I got the chance to go up to Peterborough and hang out with my good friend Katrina and our goofball of a dog, Poppy. We used to live together as a couple and we adopted Poppy from a Toronto Animal Services shelter. We went our separate ways almost two years ago, but we’ve remained good friends and one of the biggest reasons we’ve been able to do that is because of Poppy (who still loves her daddy very much. Haha).
We actually meant to adopt another dog when we visited that shelter. Online, we found a husky/GS mix named Millie who we were set on taking home. When we arrived, there four dogs ready for adoption: Millie, another GS pure bred puppy, a big, jolly (read: overweight) golden retriever, and this skinny-looking, extremely nervous dog that the shelter had named “Nellie” (as in Nervous Nellie).
We immediately took Millie out for a walk in the shelter’s mini-park, and she was very playful, definitely still in puppy-mode, but was ready to go to a new home and just play. We brought her back in and decided to take all the dogs outside, one at a time, to be fair to all of them. Next, we took the pure bred GS puppy out for a walk. He was very much like Millie, and even had some training as he would respond to sit commands (most of the time). An easily adoptable dog, to say the least. Next up was Nellie. Katrina’s immediate reaction was that this dog was clearly going to be too much work, and just looking at her gave me the same impression as well. But again, to be fair to them all, we took her out for a walk. Unlike the two other dogs, Nellie didn’t rush to the kennel door when we opened it. She sat in the corner, scared, and it took her a moment to slowly walk out of her kennel. When we got her out to the park, she simply sat wherever we stood. The other two dogs ran around and smelled everything, just happy to be outside. Nellie was different. As we walked around, she just followed at our side. She was very obedient and clearly had some training as she would sit at the sound of a finger snap. This wasn’t a dog that would get adopted easily just based on her looks, but her looks alone would probably have you ignore her compared to the bouncy dogs beside her. As we knelt down to pet her head, her eyes said it all: “what do I have to do to make you love me?” This was a broken dog, an abandoned dog, scared of being disobedient, trained but not with love. The other dogs would easily get anyone else’s attention and probably find a home just as easily. This one truly needed a home. This one needed that chance. There was still the golden retriever to take out, and we did so, and he was just like the other two, playful, energetic, bouncy, easily adoptable. But we knew who had stolen out hearts already.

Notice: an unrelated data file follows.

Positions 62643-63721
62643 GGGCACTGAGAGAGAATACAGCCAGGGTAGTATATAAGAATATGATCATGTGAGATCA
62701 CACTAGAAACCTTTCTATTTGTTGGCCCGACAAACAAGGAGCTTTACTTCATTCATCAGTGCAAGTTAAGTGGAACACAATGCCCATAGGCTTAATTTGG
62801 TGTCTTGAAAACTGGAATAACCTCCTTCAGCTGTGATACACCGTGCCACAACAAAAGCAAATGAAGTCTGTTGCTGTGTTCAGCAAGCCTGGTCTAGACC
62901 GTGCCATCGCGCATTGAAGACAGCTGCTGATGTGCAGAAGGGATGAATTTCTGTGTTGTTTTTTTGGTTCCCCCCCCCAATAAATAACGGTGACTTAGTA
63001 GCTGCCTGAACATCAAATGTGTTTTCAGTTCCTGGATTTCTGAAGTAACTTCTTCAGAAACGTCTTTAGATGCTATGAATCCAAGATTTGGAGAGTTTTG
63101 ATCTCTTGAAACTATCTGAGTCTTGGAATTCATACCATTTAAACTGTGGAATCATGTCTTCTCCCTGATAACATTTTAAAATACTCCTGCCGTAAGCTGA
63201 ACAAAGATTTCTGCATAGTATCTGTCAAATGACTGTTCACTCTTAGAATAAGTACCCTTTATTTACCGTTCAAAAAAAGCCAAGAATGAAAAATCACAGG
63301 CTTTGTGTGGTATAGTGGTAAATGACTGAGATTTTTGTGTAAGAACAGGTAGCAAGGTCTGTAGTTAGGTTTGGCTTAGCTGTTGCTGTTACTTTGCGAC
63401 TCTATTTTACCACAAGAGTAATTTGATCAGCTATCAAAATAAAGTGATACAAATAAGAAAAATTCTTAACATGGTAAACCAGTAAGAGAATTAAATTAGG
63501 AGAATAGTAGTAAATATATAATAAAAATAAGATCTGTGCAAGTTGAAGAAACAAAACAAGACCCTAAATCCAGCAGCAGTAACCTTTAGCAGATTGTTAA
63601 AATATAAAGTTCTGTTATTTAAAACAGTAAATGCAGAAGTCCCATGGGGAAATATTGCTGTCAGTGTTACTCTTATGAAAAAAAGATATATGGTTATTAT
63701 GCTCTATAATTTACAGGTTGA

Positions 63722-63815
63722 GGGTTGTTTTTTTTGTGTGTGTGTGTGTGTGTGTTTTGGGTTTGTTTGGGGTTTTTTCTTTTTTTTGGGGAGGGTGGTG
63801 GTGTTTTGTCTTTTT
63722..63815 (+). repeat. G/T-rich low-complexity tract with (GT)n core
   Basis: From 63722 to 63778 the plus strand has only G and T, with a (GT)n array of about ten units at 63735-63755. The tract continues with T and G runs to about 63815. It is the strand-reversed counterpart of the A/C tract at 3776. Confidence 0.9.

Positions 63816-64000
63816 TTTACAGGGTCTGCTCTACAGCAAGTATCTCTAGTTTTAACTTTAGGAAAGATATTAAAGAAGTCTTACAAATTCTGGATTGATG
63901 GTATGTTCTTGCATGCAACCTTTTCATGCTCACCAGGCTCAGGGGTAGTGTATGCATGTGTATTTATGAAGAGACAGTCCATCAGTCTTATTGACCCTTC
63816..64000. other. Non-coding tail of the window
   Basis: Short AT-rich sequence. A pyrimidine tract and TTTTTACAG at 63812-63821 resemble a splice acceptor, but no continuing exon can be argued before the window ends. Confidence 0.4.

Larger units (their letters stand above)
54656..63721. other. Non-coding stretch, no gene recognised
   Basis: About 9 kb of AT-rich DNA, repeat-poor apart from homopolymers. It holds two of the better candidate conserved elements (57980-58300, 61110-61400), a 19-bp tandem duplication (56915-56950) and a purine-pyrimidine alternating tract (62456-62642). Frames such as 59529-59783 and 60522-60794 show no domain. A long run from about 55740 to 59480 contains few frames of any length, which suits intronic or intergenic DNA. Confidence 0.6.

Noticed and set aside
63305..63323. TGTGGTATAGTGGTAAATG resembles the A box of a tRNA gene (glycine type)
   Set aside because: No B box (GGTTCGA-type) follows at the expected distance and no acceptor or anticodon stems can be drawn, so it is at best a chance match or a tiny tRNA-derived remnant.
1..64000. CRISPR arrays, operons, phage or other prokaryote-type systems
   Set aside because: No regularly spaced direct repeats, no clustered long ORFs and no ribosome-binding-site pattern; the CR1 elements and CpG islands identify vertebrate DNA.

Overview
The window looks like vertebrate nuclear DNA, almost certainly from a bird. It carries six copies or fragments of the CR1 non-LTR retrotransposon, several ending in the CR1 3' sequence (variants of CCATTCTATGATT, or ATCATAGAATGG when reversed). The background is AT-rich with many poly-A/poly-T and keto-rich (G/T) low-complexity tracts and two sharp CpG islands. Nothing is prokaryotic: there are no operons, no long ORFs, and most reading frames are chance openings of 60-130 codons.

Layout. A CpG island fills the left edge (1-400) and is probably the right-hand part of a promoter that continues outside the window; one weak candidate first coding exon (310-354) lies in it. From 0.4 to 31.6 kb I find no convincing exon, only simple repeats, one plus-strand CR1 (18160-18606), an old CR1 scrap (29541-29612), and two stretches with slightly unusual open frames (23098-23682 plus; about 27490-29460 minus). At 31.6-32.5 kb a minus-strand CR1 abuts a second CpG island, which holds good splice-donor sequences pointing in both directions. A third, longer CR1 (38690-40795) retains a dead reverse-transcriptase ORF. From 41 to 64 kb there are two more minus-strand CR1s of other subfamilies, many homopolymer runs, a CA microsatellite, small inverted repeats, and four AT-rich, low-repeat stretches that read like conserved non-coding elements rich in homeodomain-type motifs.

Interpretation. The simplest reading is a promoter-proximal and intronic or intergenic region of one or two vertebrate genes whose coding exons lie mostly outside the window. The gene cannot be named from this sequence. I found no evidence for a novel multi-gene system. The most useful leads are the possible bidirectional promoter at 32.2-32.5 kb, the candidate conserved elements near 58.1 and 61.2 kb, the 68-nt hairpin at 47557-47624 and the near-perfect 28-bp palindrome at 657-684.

We told the desk that we wanted to take the nervous one. They looked at us questioningly, wondering if we were sure or just crazy. But we told them that we were set on taking her home. I thought there would be a couple of weeks of clearance and checks to go through, but to our surprise, we got to take her home that day. But we didn’t want to keep the name. When we got home, we tried calling her by a few names, seeing if maybe we could guess we real name. Nothing worked, but something about “Poppy” seemed appropriate.
And from that point on, Poppy has only lived and trained with love. She was only about a year old when we got her (she’s 3 and a bit now) so we had to do training and re-training, but what we have is a dog transformed. What used to be a dog who thought I was going to beat her with a stick the first time we played fetch, is now one who runs around at full speed gathering sticks for fetch and her own games she makes up. What used to be a skinny, emaciated, and nervous wreck is a boisterous, goofy, strong and healthy companion. And while she may still have some hurdles to get over — I’m the only male she completely trusts, but she’s making progress — she is family, my big little girl. I may only get to see her once every few weeks, but I’m so glad to visit every time.
My advice: if you’re adopting a dog, look at a rescue. They can change your life and bring you so much love and reward. Remember, you’re adopting a new family member, not just a pet. Take care of them and you’ll have a grateful companion for as long as they live.